Risk Implications of Energy Policy Instruments

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    Abstract

    In many countries in Europe and the rest of the world, electricity systems are on the verge of a new era: they are transforming from begin CO2-intensive and centralised towards becoming sustainable and more integrated. The role of policy makers in this transition is evident: ambitious targets of abandoning the use of fossil fuels and increasing the use of renewable energy sources (RES) need to become reality through respective investments in new technologies. Understanding the effects of energy policy and support instruments on investments, especially in terms of risks, is crucial for developing an adequate policy framework in energy systems with high shares of renewable energies. This dissertation contributes to the research area of RES policy support. With a special focus on risk implications of policy, the economic consequences of different RES support instruments are investigated, both from an investor's perspective and from a societal point of view.
    This dissertation assesses energy policy and especially renewable support instruments with regard to their differences in investment incentives, effectiveness of deploying renewable technologies, cost-efficiency (in terms of required support levels) and welfare economic effects. Focus lies on policy incentives for electricity generation from renewable energies that have significant influence on the risk profile of investments (such as renewable quota systems and fixed feed-in tariffs). The consequences of different policy portfolios are evaluated. We show, both qualitatively and quantitatively, that policy makers cannot neglect risk implications when designing RES support instruments without compromising either on effectiveness or cost-efficiency of energy policy.
    The central research questions are: how can risk implications of RES policy instruments be integrated into policy design, so that the policies provide adequate investment incentives? And can the consideration of such risk implications in policy design make overall energy policy more successful? These questions are answered in seven research papers (four journal papers, two conference papers and a working paper), based on a combination of micro-economic and policy analysis.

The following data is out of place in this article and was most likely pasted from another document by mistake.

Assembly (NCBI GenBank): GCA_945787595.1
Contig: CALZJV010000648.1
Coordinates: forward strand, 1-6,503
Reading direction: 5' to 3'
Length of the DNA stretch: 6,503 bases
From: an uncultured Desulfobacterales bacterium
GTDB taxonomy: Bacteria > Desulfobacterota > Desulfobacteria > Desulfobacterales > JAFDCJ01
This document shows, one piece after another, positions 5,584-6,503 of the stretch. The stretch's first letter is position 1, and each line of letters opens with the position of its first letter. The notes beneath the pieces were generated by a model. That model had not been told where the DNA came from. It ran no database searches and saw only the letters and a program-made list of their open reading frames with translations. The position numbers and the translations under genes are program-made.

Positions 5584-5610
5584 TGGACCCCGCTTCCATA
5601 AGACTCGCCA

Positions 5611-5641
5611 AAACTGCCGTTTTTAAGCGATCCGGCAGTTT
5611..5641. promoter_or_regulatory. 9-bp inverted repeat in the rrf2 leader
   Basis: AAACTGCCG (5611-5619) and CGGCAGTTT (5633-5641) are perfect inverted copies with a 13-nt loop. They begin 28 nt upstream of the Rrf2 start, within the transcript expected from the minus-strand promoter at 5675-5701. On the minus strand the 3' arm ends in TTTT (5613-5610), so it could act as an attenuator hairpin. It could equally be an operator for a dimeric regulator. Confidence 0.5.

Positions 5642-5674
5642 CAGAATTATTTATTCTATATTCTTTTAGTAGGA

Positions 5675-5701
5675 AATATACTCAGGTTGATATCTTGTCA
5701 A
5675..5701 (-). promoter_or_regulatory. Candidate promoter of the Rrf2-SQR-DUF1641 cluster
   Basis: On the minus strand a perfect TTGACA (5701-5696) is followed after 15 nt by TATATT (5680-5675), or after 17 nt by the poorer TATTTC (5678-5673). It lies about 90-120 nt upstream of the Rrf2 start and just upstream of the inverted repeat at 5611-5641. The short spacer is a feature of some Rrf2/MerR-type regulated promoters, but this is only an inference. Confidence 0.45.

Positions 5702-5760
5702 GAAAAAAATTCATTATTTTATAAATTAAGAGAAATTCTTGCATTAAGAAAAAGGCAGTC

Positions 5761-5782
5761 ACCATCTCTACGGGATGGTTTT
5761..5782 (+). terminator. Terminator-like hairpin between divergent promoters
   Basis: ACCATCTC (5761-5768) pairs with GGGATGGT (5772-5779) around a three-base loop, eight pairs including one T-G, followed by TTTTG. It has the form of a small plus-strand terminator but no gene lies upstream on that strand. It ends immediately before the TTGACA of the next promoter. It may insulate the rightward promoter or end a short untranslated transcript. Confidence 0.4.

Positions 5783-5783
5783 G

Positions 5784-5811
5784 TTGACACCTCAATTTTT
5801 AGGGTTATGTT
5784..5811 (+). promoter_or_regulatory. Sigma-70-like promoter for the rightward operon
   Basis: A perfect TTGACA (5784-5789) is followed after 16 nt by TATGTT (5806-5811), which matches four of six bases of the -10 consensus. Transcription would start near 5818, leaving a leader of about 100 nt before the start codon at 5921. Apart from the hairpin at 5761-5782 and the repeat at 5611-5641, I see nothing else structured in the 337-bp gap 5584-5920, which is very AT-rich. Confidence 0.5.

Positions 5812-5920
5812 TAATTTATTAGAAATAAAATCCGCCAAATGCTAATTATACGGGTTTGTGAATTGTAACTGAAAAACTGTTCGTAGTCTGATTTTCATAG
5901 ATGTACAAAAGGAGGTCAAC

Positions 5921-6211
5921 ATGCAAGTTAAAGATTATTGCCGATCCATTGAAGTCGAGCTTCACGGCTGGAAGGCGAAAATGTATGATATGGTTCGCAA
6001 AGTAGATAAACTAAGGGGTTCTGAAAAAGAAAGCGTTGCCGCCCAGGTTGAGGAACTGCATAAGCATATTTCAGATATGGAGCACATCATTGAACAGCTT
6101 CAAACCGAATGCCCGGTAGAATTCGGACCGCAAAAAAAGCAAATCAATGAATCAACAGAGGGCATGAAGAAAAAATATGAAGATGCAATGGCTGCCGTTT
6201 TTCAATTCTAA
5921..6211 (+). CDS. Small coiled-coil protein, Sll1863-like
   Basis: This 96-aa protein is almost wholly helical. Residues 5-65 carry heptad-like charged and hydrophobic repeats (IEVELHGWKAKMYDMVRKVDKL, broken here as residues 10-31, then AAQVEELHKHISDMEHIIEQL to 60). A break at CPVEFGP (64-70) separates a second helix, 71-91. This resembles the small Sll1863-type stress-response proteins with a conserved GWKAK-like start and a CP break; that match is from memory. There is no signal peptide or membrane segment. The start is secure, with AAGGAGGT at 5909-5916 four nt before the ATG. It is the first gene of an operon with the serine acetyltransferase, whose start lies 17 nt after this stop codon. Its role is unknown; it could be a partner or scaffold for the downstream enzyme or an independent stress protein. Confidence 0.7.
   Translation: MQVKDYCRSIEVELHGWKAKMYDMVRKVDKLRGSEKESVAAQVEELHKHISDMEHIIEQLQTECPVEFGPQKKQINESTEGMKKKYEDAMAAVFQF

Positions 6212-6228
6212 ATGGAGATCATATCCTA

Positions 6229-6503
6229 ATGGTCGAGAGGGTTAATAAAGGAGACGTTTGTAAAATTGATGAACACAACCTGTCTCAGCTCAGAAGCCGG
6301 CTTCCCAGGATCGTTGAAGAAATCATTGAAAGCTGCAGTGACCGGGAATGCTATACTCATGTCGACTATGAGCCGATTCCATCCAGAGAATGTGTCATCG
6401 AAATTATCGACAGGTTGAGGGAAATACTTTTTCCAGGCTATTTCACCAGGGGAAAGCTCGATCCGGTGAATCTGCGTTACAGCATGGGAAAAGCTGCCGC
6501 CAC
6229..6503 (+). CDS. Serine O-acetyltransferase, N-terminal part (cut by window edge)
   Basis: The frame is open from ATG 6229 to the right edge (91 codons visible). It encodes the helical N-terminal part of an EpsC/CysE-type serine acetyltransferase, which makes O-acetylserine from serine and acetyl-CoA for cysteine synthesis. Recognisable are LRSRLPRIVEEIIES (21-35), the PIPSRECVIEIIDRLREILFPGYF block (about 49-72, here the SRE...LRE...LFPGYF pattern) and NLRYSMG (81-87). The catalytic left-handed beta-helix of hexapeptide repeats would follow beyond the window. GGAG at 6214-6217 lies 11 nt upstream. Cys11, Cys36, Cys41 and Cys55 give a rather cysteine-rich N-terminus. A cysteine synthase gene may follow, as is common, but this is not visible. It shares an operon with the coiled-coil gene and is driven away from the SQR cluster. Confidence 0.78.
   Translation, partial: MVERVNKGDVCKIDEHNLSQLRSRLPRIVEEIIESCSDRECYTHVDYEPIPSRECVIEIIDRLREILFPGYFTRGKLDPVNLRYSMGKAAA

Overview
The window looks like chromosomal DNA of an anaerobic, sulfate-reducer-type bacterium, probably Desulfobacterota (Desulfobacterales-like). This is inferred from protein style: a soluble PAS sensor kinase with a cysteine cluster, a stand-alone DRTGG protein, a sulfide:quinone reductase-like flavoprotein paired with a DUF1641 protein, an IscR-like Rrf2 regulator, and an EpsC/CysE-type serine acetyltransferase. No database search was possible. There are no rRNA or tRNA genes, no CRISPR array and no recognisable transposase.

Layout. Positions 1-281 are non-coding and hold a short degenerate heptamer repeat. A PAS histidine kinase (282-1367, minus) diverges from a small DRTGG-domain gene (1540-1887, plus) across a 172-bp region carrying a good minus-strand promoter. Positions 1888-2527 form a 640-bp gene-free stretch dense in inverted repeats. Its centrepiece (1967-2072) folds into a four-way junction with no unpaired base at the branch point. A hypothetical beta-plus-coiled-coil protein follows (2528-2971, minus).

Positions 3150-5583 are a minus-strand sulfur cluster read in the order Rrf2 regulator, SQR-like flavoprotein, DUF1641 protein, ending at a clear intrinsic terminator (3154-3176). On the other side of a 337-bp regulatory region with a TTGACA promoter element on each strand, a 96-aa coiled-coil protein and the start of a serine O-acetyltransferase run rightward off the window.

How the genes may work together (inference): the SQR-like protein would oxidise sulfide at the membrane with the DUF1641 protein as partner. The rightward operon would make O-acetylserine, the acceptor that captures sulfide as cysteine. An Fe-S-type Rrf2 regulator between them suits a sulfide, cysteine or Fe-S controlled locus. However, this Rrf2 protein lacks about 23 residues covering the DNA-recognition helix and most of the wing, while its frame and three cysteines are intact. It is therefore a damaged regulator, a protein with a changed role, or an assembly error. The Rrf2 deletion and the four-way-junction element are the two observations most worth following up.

Financial theory is used for the quantitative analysis of investment problems under uncertainty, including mean-variance portfolio theory, real option analysis, Monte Carlo simulations and time series analysis of the underlying data. Modelling of stochastic price processes plays an important role in the analysis. Using concrete cases for offshore wind in Denmark and Germany, we show that feed-in premiums structurally require higher support levels than feed-in tariffs due to the higher risk exposure. We quantify this effect for several cases, and obtain differences of 4.3-10 EUR/MWh, corresponding to up to 40% of the support payments in particular cases. Lower risk exposure under feed-in tariffs also leads to faster deployment and in some situations smaller project sizes. The results for tradable green certificate schemes are more ambiguous, depending on the characteristics of the underlying stochastic processes. We also show that policies that reduce risk for investors can trigger more successful energy transitions, if certain conditions are fulfilled and policy safeguards are put in place for later phases of the development.
    Overall, this dissertation contributes with model development in the area of support scheme analysis, using several innovative approaches for partial models that produce easily and quickly applicable results. Thus, tools are provided that help in the design of RES support policies, e.g. when deciding between support instruments and when determining adequate support levels.
    Original languageEnglish
    PublisherDTU Management Engineering
    Number of pages262
    Publication statusPublished - 2014

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